Northwestern University and Evanston's Only Daily News Source Since 1881

The Daily Northwestern

Northwestern University and Evanston's Only Daily News Source Since 1881

The Daily Northwestern

Northwestern University and Evanston's Only Daily News Source Since 1881

The Daily Northwestern


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Aldermen include NU in their vision of Evanston’s future

Aldermen are still working on a plan for Evanston’s future – but they have a vision.

The City Council brainstormed the “vision” for Evanston at the second Strategic Planning City Council meeting Saturday. The tentative vision statement focuses on the nation’s list of “most livable cities,” and they emphasized tapping into Northwestern resources.

“Creating the most livable city in America that readily embraces our citizens’ diversity, hopes and dreams,” the vision statement reads.

To define this statement, the council broke into three groups. The first discussed social programs, natural resources, green city goals and a neighborhood plan. The second examined economics, infrastructure, facilities and transportation. And the third looked at government, government services and partnerships.

The consulting firm Executive Partners is leading the city council through a series of meetings to develop a “strategic plan.” This summer aldermen discussed broad topics such as what they want to do as part of the council. Resident input was collected at two sessions to help guide the process.

The vision statement is designed to reflect what aldermen wanted, not how they would accomplish it. At later meetings the council will develop and narrow down the general ideas they created Saturday.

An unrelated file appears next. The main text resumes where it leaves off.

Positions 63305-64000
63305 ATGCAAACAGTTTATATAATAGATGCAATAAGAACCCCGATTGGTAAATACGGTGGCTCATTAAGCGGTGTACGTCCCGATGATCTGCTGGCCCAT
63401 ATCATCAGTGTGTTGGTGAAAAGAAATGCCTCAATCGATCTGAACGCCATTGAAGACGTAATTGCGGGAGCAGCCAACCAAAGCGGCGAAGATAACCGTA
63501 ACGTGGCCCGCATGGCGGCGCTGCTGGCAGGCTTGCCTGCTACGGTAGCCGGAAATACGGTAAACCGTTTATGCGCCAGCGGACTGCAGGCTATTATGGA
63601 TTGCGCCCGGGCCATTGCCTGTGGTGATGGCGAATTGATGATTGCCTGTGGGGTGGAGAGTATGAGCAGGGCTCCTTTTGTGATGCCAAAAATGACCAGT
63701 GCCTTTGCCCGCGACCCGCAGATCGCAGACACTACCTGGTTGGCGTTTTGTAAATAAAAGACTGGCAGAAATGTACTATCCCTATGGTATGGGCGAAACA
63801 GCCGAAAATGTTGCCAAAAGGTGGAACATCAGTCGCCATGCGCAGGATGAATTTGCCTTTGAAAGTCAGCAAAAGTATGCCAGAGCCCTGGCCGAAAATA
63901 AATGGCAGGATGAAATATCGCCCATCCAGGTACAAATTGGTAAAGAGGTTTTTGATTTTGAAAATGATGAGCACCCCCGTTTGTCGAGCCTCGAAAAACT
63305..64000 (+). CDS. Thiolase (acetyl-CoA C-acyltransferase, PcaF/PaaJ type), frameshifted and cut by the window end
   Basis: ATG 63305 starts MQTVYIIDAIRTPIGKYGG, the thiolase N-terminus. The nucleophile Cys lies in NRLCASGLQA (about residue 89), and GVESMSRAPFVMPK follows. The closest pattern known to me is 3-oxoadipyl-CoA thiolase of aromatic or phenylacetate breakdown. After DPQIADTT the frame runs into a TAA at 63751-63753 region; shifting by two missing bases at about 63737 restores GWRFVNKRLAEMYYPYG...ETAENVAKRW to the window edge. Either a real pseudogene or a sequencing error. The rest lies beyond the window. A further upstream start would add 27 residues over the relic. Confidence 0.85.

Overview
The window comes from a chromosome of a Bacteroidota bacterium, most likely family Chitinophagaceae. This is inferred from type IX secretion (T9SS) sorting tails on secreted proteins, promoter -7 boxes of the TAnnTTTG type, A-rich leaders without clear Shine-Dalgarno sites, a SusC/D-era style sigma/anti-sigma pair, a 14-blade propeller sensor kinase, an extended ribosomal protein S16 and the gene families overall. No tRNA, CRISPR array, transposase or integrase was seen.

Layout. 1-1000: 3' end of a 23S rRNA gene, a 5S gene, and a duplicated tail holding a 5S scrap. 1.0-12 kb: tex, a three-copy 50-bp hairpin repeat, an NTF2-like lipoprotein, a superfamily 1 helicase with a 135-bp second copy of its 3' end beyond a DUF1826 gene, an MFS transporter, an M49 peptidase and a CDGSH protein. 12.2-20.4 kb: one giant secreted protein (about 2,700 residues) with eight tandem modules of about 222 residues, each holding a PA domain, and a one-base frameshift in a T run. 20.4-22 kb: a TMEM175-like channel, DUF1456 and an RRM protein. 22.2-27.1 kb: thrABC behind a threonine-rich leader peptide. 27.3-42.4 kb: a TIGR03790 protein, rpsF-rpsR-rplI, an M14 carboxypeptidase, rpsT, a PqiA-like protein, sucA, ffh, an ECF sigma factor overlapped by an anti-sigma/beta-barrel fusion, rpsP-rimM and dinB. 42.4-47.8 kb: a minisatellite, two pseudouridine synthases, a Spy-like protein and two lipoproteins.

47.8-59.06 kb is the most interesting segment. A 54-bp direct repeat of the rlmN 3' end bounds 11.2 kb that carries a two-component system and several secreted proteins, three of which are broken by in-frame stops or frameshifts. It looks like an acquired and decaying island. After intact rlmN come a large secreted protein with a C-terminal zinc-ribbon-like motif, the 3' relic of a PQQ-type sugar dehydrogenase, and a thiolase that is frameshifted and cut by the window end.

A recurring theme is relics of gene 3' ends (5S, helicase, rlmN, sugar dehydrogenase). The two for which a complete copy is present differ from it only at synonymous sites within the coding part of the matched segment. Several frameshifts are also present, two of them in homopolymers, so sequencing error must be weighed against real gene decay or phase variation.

“Creating a vision statement is uncomfortable because today is all about pragmatism,” said Larry Kujovich, a senior partner with Executive Partners. “But it can be really powerful.”

Unlike a typical city council meeting where aldermen deal with formal ordinances and resolutions, these exercises will help the council build an ideological energy for their work, said Robert Oberwise, CEO and managing partner of Executive Partners.

Instead of analyzing how a development would impact Evanston, aldermen each took a piece of tablet paper and on the spot wrote down their own declarative statements in colored markers.

“It’s a process the aldermen desperately need,” said Joel Freeman, one of about five residents observing the meeting. “When this is all done, the city council will have a kind of camaraderie they wouldn’t have had otherwise.”

In the three breakout groups, all of the aldermen, except for Ald. Steven Bernstein (4th), who did not attend, tried to put together a slightly more specific image of what they wanted Evanston to become in the near and distant future.

Developing reciprocal relationships was a recurring theme. Aldermen said they needed to find shared interests with boards, commissions, neighboring cities and Northwestern.

Ald. Ed Moran (6th) said if the council wants to solicit more of a contribution from NU, aldermen can’t just ask for a check.

“If we’re going to engage Northwestern, we have to engage them in something they’re interested in,” he said.

Alds. Cheryl Wollin (1st), Melissa Wynne (3rd) and Delores Holmes (5th) suggested approaching students about focusing engineering and economics projects on Evanston.

Moran, Rainey and Ald. Lionel Jean-Baptiste (2nd) reviewed economic concepts. They said NU might be interested in supporting affordable housing, crime and parking issues.

The meeting was about ends ,not means, so aldermen said they are unsure of how to proceed, but they’d like to maintain the current mix of housing in the city.

Other aldermen decided they wanted to see more free recreational opportunities, particularly along the lakeshore, in Evanston. They also expressed a need to set an example as an environmentally friendly and clean city by modifying open space and facilities.

By the time the aldermen started presenting group ideas, they had about 40 pages of poster-size paper filled with their hopes for the future.

“It’s not a declaration,” Jean-Baptiste said. “It’s an aspiration.”

Reach Elizabeth Gibson [email protected].

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Aldermen include NU in their vision of Evanston’s future